Knights of the Borrowed Dark and The Forever Court are the first two books of Dave Rudden’s Knights of the Borrowed Dark trilogy. They came to me as one book via netgalley, so I’m going to review them both here. Spoiler alert: I loved both of them.
Denizen Hardwick is an orphan, and his life is, well, normal. Sure, in storybooks orphans are rescued from drudgery when they discover they are a wizard or a warrior or a prophesied king. But this is real life—orphans are just kids without parents. At least that’s what Denizen thought. . . .
On a particularly dark night, the gates of Crosscaper Orphanage open to a car that almost growls with power. The car and the man in it retrieve Denizen with the promise of introducing him to a long-lost aunt. But on the ride into the city, they are attacked. Denizen soon learns that monsters can grow out of the shadows. And there is an ancient order of knights who keep them at bay. Denizen has a unique connection to these knights, but everything they tell him feels like a half-truth. If Denizen joins the order, is he fulfilling his destiny, or turning his back on everything his family did to keep him alive?
(Synopsis of Book One only)
Oh, it’s going to be hard to review these books without spoiling anything! The first thing I’m going to say is that they’re brilliant. Knights of the Borrowed Dark is a MG series which completely understands the ‘chosen one’ trope and chooses to play with it. Denizen has grown up reading a rdiculous range of books, including a healthy number of SFF books. He knows he’s not special; he’s just another orphan whose parents died. He doesn’t even have anything to remember his parents by, like most of the other kids in the orphanage, so he harbours no grand ideas about his future. And then his future finds him, via a secret order of knights who protect our world from the shadows.
I really liked that the books are set in Dublin and rural Ireland. It’s easy to imagine the rugged, windswept crags and coastline that surrounds the orphanage, and it’s certainly a more unusual setting than in a lot of MG books. The background worldbuilding is also great – there’s a real sense of history to the secret war these knights are fighting. It is a little bit annoying that no-one will just sit Denizen down and explain what’s going on, but there are good enough in-world excuses that I can just about forgive Rudden for it. I also loved the parallel storyline playing out in the orphanage Denizen left behind. His best friend Simon is clever and sneaky, but he never forgets what he’s been through to survive, and he’s a good foil to Denizen. There is also a genuine sense of danger and realistic consequences to the action sequences, both on and off the page, and my heart was beating double time towards the ends of each book.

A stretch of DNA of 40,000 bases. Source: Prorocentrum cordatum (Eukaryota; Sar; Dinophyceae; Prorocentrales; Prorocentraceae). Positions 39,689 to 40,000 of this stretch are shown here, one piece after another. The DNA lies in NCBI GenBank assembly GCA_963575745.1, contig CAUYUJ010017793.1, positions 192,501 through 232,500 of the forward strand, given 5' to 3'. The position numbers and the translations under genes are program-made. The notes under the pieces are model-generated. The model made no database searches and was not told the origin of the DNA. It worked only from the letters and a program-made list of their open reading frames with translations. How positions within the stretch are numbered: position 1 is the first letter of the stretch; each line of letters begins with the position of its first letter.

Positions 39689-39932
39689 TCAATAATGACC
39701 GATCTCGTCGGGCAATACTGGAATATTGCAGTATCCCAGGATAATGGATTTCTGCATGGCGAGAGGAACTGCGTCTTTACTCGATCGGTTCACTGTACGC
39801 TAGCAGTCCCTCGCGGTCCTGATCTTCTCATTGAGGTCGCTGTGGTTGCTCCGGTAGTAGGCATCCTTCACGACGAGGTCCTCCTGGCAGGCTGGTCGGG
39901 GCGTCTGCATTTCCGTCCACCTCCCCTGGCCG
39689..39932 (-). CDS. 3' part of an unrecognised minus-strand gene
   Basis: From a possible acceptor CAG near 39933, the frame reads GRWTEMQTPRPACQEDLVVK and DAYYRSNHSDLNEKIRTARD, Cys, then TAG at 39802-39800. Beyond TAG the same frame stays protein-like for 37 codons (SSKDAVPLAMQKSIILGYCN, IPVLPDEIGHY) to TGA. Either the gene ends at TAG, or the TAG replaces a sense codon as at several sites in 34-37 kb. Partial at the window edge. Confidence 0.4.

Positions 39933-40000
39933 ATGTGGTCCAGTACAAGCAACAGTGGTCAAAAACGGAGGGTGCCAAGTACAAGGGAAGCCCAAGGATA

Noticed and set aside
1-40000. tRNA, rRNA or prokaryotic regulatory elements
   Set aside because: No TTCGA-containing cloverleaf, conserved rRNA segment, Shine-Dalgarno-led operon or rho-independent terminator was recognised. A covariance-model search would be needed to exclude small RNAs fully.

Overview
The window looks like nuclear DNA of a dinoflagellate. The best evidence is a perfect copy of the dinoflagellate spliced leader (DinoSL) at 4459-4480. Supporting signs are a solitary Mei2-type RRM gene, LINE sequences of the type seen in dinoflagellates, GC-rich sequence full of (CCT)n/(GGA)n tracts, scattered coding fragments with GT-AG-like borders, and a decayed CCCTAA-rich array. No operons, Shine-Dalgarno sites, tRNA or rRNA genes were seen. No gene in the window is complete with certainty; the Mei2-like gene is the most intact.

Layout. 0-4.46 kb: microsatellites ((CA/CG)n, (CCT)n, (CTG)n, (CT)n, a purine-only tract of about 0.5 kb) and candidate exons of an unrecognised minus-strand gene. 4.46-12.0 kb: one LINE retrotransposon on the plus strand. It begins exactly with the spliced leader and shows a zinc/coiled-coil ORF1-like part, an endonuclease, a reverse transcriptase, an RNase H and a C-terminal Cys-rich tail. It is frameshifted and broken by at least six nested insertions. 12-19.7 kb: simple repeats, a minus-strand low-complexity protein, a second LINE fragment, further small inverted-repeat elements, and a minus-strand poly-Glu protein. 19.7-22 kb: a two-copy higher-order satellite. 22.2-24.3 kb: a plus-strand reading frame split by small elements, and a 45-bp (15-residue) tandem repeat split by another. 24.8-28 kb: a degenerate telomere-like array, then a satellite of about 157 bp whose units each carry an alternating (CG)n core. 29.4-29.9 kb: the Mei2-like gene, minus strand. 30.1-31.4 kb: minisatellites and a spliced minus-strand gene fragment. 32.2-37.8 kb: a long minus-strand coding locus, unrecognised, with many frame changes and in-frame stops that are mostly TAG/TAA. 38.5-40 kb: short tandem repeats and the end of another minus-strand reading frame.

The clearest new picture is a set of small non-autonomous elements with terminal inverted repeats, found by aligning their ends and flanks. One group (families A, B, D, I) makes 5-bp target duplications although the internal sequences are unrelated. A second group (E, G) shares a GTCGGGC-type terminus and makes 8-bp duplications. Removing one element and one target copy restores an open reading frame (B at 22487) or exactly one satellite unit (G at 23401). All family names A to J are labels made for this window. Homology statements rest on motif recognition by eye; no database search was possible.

I thought all the characters were great. My particular favourites were Grey and Darcie (which possibly isn’t a surprise as they’re clearly Denizen’s favourites of his new friends too), but I really did love everyone and felt it was a shame that some of them were sidelined during The Forever Court. I hope we get to see more of them in book three. Every character had a purpose and a reason for existing beyond moving the story along. Despite sidelining some of my favourites, I did like the new characters we met in The Forever Court and I loved getting to learn more about the Tenebrous and the history of the fighting, although it didn’t quite hit the heights of Knights of the Borrowed Dark for me.
I was very glad I could move straight on to book two, and realising I now have to wait a year for book three was kind of agonising to be honest, because I’m desperate to know what happens next. Knights of the Borrowed Dark is a really fun, engaging (slightly scary) series, and I can’t recommend it enough to both children and adults.
Knights of the Borrowed Dark – 4.5/5
The Forever Court – 4/5
Copies of both books received from the publisher via Netgalley, in exchange for an honest review.